PIC Programmers For Modern Computing and Operating Systems.

Discussion in 'Embedded Systems and Microcontrollers' started by MCU88, Mar 12, 2015.

  1. MCU88

    Thread Starter Member

    Mar 12, 2015
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    PIC Programmers For Modern Computing and Operating Systems.

    I have an Windows 8 operating system on an notebook computer. I like to work with some of the older PICs, such as the 16F series, and I like having an bare bones burner to program them with (upload the hex file) Basically something (an circuit board) -- that is twice to treble the size of an matchbox, plugs into the USB port and has an ZIF socket to insert the chip for programming. My current programmer is exactly just as I describe, but only works for Windows XP and Win 7 (32-bit)

    My question: What are my options for an cheap solution to run on Windows 8?
     
  2. MaxHeadRoom

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    Jul 18, 2013
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    Not sure if it runs on Win8, but the Picit 2 has a standalone program function that includes a Uart tester and signal generator and 3 ch digital display feature.
    Does not run on Pickit 3.
    There are basic boards out of UK that can be populated as needed made by Olimex.
    Max.
     
  3. MCU88

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    Mar 12, 2015
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    The PICKIT is an in circuit programmer without an ZIF socket say 40-pin? I would like something with an ZIF socket on it. A board that is enclosed in an case would be nice. I would pay the premium.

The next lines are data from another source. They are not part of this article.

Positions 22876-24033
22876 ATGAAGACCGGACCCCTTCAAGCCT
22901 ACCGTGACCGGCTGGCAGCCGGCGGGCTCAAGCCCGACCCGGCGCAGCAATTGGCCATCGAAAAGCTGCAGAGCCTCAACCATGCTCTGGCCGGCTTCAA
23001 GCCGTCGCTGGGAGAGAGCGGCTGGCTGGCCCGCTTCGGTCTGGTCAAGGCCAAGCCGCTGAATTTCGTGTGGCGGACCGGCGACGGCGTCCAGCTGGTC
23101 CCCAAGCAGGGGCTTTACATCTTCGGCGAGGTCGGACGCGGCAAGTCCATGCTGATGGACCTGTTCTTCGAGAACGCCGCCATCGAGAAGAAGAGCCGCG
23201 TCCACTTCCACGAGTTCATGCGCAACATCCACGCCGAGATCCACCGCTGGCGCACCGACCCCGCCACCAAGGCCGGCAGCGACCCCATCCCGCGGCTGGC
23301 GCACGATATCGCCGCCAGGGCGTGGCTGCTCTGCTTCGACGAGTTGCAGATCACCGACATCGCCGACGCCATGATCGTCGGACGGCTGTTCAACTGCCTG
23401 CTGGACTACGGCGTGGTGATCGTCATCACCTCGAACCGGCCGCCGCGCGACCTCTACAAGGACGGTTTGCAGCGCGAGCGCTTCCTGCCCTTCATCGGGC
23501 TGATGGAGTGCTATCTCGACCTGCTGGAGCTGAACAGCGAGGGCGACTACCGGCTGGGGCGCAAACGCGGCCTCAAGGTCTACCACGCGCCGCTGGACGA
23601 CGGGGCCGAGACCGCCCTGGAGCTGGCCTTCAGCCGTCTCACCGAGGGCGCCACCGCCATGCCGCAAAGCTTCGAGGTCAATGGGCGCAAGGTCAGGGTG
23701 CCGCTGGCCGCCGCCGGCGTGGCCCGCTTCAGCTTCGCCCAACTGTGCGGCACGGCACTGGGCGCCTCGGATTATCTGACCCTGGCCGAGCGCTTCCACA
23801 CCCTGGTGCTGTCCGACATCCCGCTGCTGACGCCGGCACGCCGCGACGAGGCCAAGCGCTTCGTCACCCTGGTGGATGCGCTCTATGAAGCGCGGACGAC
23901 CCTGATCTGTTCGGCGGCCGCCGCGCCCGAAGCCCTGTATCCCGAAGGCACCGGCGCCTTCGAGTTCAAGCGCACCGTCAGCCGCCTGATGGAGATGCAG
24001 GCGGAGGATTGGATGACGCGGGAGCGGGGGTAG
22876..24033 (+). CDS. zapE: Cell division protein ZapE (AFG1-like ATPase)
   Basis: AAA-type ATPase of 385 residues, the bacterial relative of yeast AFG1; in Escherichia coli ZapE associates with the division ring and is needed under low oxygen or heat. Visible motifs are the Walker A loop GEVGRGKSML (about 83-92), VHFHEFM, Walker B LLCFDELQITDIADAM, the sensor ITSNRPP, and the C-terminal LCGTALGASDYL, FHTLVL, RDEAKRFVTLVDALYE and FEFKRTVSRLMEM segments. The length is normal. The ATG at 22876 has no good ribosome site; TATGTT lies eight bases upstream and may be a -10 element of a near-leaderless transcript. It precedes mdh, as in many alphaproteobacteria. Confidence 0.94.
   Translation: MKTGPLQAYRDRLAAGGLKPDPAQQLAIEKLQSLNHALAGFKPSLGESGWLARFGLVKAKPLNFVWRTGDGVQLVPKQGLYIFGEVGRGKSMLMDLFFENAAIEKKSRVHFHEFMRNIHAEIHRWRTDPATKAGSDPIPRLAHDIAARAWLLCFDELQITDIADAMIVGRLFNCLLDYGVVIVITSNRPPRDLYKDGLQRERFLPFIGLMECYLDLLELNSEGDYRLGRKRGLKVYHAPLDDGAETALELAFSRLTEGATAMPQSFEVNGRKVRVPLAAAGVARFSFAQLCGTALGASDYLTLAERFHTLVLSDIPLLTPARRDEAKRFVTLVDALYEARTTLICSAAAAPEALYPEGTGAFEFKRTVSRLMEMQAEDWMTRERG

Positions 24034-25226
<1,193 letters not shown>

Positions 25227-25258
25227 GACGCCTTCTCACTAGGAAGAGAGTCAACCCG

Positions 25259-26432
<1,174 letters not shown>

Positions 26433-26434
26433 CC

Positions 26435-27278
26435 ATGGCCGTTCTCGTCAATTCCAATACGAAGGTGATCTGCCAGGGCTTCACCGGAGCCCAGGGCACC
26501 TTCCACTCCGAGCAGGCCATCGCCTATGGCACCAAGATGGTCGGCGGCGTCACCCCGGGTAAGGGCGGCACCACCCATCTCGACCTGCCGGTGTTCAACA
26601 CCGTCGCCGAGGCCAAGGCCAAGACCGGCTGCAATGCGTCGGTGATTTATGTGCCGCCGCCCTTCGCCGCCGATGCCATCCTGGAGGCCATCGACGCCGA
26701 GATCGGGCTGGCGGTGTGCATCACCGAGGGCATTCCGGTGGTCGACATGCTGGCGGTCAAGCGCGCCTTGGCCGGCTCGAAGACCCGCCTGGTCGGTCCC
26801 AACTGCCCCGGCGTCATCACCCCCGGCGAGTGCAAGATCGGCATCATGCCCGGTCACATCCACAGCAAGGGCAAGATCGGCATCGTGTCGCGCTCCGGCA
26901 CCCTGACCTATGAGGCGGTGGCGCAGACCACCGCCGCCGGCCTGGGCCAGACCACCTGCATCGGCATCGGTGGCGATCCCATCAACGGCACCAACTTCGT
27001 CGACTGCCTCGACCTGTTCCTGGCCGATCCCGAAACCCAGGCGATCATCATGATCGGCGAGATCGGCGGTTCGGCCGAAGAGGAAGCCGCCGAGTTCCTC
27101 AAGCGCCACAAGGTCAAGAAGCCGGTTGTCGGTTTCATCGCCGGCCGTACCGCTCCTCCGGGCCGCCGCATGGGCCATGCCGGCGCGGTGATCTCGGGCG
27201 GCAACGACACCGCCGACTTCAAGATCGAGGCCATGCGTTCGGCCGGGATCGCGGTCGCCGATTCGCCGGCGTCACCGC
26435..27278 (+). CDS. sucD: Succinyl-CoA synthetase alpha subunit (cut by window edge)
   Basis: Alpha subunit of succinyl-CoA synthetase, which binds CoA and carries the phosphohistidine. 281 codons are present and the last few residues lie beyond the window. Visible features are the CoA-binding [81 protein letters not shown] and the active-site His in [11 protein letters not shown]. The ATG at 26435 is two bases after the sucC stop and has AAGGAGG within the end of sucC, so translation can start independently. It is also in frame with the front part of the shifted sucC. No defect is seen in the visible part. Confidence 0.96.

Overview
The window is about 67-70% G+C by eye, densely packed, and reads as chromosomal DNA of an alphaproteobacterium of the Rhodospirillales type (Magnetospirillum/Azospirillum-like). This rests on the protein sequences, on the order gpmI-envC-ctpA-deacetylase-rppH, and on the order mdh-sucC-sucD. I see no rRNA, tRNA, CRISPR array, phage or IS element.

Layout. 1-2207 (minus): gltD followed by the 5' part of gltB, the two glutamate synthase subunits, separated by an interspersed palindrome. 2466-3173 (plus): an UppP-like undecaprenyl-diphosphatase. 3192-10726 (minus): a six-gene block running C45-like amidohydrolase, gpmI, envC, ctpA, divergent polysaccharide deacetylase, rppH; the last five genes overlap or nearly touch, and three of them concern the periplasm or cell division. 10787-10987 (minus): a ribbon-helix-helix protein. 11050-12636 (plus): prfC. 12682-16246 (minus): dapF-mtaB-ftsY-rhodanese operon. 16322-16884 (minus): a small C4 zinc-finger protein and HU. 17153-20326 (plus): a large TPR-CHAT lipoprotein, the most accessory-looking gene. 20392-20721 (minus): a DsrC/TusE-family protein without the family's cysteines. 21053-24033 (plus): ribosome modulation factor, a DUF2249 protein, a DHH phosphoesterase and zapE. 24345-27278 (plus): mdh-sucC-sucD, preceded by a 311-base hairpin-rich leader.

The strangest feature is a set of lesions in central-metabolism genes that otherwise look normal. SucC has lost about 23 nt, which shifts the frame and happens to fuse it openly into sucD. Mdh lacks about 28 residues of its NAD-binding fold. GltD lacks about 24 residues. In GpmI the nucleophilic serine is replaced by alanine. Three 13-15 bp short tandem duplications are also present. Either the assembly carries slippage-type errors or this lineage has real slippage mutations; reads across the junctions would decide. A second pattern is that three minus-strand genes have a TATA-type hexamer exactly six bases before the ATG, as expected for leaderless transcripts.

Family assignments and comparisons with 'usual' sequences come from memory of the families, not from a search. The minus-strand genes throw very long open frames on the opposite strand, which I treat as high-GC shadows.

4. Kermit2

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    Feb 5, 2010
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    an XP virtual machine program can be installed and you can run your burner software package from within it.
     
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  5. takao21203

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    Apr 28, 2012
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    With USB port? And they are slow unless you have a fast multicore CPU.
     
  6. Kermit2

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    slow for a computer, or for people?
    big difference.
     
  7. John P

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    Oct 14, 2008
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    I question whether you really want that ZIF socket. Using that implies that you'll be programming a chip and then moving it over to a circuit where you'll run it. That's a hassle every time, and you might damage the pins of the chip when installing it (unless you have a second ZIF socket in your circuit). It is way easier to program the part in-circuit with a cable from your programmer board, if that's at all possible. It's true that there are concerns about using the same pins for programming as for other functions in the product, but development is so much easier I'd labor to set things up so it'll work.

    I use a PICkit 2 programmer (cheap Asian clone variety, so sue me) and it doesn't have a socket at all. I've never missed it.
     
  8. takao21203

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    Apr 28, 2012
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    I tried it on AMD 3 core CPU which isnt actually on the lower end.
    Too slow to be useful + no USB.

    Now I use a small Win7 netbook with Intel Atom CPU, its not a bad CPU but has certain limits.
     
  9. jpanhalt

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    Jan 18, 2008
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    There is no difference in programming a PIC using ISCP and usng a programmer with a ZIF. I used to have a PICStart Plus that had a ZIF. When I wanted to do ICSP, I just ran short wires from the ZIF to my target board.

    You can go in the other direction too. Get an ICSP programmer and use one of many adapter boards with ZIF sockets that plug into it. I happen to use the adapters from http://www.j1sys.com/

    John
     
  10. Kermit2